The PUMP Act: Now, You Can Sue Your Employer for Not Having A Private Breastfeeding Location


orried about whether or not your office has a safe place to pump while at work? Thanks to a new law that went into effect on April 28th, companies must provide a place for nursing mothers to feed their babies. The law says that companies with more than 50 employees can take legal action if their employer does not provide a private, non-bathroom place to pump, or two to three 15 to 20-minute break times to express their milk for up to one year. 

The Providing Urgent Maternal Protections (PUMP) for Nursing Mothers Act is a bill passed by Congress on December 23, 2022 as part of a $1.7 trillion federal spending package. It passed the Senate with 92 votes in favor (Republican Sens. Rand Paul, John Cornyn, Mike Lee, Ron Johnson, and Patrick Toomey voted against it.) In the House, the bill passed on a 276-149 vote. This is an amendment to The Break Time for Nursing Mothers Act, signed in 2010 as part of the Affordable Care Act.

The new law broadens the number of employees who must be accommodated by their workplaces for when they need to breastfeed. This includes workers such as taxi and truck drivers and home care aides. It also clarifies how employees must be compensated if they pump while working and adds additional avenues for legal recourse.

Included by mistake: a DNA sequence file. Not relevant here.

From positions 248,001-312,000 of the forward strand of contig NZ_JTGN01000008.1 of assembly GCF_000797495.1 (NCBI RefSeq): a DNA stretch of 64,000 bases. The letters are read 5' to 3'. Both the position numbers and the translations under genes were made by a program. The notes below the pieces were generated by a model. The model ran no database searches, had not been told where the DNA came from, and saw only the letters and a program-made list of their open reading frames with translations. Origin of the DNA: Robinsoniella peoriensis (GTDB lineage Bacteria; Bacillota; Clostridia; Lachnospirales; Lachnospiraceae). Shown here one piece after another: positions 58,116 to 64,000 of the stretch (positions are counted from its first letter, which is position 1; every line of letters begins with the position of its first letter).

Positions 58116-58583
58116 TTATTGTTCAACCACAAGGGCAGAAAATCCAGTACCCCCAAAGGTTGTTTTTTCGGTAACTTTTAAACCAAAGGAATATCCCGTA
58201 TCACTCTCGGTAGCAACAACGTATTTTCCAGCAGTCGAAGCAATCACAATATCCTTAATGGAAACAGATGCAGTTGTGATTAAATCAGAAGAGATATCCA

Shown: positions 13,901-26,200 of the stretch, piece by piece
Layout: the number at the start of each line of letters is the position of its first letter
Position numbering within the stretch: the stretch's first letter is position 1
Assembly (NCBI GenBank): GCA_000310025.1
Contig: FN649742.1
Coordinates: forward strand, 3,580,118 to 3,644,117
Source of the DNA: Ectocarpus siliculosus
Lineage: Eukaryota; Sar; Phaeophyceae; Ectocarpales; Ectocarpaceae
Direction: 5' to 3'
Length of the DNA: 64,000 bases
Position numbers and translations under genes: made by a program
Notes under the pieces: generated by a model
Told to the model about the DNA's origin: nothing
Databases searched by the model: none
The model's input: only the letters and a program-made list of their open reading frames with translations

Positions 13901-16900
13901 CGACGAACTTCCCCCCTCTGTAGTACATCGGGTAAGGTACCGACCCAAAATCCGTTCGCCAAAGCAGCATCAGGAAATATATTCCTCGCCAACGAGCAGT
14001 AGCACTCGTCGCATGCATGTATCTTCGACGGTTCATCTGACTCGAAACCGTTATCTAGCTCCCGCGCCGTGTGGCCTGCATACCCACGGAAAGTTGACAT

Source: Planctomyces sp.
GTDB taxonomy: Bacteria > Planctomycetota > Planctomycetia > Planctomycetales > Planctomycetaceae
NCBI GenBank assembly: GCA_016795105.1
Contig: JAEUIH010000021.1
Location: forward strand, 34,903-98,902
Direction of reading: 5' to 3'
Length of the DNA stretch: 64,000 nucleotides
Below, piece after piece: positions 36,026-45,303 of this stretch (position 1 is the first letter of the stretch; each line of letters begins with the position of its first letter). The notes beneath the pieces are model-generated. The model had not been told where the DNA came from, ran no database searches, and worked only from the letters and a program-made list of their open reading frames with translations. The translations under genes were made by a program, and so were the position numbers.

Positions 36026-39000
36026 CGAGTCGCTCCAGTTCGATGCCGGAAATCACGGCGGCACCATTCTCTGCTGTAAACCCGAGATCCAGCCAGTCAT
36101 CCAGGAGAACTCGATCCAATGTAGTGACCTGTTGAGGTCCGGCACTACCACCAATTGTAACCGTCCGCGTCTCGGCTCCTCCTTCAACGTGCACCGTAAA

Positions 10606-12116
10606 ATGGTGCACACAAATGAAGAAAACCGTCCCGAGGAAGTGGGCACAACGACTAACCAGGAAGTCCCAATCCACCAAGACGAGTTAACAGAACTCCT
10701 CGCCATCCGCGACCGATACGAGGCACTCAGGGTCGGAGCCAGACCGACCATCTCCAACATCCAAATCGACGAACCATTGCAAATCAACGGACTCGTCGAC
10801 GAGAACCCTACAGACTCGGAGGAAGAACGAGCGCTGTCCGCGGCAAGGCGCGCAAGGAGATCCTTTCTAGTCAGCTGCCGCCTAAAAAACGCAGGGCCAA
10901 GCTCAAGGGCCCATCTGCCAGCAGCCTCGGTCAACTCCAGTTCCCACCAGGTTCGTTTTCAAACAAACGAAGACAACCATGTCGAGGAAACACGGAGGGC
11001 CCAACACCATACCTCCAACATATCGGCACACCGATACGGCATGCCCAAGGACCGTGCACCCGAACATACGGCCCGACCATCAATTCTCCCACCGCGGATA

The first part of the bill, the requirement to provide lactation break time and space, went into effect on December 29. The enforcement provision, which allows workers to take legal action against their employers if they’re in violation of the law, went into effect on April 28, 2023. 

Employers with 50 or fewer employees are exempt from providing accommodations if they can prove complying with the law would cause an “undue hardship” to their business, a standard that attorneys say is fairly difficult to meet. That exemption still applies under the PUMP Act. 

Experts note that most workplaces will be able to find a way to accommodate workers — many have been doing it for 13 years under the Break Time for Nursing Mothers Act. 

“It is possible to accommodate workers in all industries,” Morris said. “The issue is often that the employer doesn’t fully understand the needs of lactating workers and hasn’t thought creatively about how to provide break time and space.”  

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